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  • ravSEKTr7s, allcontaining), a name given to a compendium or digest of Roman law compiled by order of the emperor Justinian in the 6th century (A.D.

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  • Bacon's method begins with a digest into three tables of the facts relevant to any inquiry.

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  • Moore, History and Digest of the International Arbitrations to which the United States has been a Party (1898) 6 vols.

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  • von PflugkHarttung, Die Bullen der Pdpste bis zum Ende des zwolften Jahrhunderts (Gotha, 1901), and a valuable digest in Jaffe-Wattenbach, Regesta pontif.

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  • He compiled with his friend John Slidell a valuable digest of decisions of the superior courts of New Orleans and Louisiana; and as a partner in the firm of Slidell, Benjamin & Conrad, he enjoyed a good practice.

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  • The word plagium is used in the Digest of the offence of kidnapping or abduction, and the ultimate source is probably to be found in plaga, net, snare, trap, cognate with Gr.

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  • The careful regulations given in the Codes and the Digest show the observance of technical conditions as to assessment and accounting.

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  • A book of canons and constitutions of the church which appeared in 1636, instead of being a digest of acts of assembly, was English in its ideas, dealt with matters of church furniture, exalted the bishops and ignored the kirk-session and elders.

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  • Starfishes devour large numbers; they are able to pull the valves of the shell apart and then to digest the body of the oyster by their everted stomach.

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  • Even when they have passed through an abrasion in the skin or through the mucous membranes and enter the blood they are met, in some instances, by a toxic action of the blood itself upon them; and in others they are attacked by the white corpuscles, which destroy them, eat them up, and digest them, the process being known as phagocytosis.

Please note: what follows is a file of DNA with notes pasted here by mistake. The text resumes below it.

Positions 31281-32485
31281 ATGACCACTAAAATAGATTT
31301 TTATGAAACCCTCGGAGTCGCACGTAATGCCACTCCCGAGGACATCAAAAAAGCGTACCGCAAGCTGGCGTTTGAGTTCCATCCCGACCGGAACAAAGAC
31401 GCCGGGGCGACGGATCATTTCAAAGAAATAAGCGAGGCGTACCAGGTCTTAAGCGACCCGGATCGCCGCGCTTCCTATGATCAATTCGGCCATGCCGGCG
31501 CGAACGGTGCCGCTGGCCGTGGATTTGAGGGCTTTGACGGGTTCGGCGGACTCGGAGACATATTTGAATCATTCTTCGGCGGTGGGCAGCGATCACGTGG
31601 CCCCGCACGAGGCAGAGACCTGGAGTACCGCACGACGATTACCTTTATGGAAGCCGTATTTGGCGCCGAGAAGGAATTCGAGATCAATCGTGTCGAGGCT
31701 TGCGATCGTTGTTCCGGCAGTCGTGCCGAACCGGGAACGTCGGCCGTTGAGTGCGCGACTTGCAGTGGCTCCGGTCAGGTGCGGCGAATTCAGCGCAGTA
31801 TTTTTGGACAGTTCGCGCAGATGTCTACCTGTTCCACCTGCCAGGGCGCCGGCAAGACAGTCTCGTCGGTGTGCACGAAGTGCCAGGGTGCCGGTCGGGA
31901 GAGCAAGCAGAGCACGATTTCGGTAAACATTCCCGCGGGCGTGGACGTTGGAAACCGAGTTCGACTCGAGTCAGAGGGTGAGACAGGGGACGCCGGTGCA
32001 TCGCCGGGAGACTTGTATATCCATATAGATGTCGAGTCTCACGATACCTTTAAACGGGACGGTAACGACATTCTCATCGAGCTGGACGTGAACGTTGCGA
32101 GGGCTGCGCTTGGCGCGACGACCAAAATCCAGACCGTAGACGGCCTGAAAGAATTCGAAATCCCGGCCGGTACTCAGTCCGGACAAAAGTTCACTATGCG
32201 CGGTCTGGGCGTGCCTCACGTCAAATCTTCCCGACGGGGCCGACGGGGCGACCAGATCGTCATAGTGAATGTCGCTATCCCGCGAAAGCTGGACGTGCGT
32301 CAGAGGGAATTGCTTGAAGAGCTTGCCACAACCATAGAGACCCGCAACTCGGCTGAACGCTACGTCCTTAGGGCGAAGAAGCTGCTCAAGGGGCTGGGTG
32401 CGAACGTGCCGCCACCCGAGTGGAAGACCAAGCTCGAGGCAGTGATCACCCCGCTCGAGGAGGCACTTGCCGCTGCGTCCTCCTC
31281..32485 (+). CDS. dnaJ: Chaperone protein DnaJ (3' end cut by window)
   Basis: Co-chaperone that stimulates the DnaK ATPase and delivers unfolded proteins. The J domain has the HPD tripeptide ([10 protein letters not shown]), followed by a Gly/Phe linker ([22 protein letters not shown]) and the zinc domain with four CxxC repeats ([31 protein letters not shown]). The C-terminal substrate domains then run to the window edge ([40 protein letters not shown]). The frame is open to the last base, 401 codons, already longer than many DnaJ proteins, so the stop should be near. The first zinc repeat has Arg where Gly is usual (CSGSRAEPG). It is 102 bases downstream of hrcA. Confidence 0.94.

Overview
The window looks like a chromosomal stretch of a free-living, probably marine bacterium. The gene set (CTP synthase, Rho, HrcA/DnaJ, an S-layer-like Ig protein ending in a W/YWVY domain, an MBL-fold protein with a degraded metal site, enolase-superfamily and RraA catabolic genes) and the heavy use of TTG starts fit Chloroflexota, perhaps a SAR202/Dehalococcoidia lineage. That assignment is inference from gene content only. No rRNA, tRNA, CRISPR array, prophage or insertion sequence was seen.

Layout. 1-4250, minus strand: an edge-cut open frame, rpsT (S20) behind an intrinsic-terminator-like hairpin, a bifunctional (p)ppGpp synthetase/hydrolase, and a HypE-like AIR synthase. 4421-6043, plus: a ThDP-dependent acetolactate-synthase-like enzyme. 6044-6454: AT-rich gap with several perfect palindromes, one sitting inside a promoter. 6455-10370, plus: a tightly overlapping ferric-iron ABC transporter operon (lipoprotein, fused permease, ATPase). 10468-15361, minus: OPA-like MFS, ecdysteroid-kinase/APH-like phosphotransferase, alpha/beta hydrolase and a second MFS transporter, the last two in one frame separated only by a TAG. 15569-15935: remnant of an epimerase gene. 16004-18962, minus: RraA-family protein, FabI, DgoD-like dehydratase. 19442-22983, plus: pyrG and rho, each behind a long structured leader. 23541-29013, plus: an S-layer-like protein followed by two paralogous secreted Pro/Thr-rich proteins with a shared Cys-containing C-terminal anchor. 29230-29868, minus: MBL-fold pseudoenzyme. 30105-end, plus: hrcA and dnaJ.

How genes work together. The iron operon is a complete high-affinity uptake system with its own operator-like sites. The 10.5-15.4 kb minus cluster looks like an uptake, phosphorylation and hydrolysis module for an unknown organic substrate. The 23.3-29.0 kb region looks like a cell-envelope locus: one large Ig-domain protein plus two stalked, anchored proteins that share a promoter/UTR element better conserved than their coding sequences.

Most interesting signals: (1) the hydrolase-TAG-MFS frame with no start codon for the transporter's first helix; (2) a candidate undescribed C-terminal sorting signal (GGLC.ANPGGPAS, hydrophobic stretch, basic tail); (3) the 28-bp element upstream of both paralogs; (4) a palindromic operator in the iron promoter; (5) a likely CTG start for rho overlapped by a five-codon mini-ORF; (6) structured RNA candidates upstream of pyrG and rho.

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  • The vaccine is usually made by sterilizing a virulent culture and the proper dose is ascertained by noting 'the extent to which the power of the leucocytes to envelop and digest the microbes is increased.

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  • For example, the trypsin of the pancreas (see Nutrition) digests albuminous bodies in neutral or alcoholic solution, and if the whole of that which is secreted in the pancreas for the digestion of meat in the intestine were absorbed unchanged into the circulation, it would digest the body itself and quickly cause death.

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  • The object of taking no liquid with meals is that it ensures mastication being more complete, because persons cannot wash the unmasticated food down by drinking, and it prevents the gastric juice from being greatly diluted, and so allows it to digest more rapidly.

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  • He is also very probably the author of another very ancient standard work of Tibetan Buddhism, the Samatog, a short digest of Buddhist morality, on which the civil laws of Tibet have been founded.

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  • This work is a digest of a larger one, which is now lost.

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  • Dr Karl Schmidt's Margareta von Anjou, vor and bei Shakespeare (Palaestra, liv., Berlin, 1906) is a useful digest of authorities.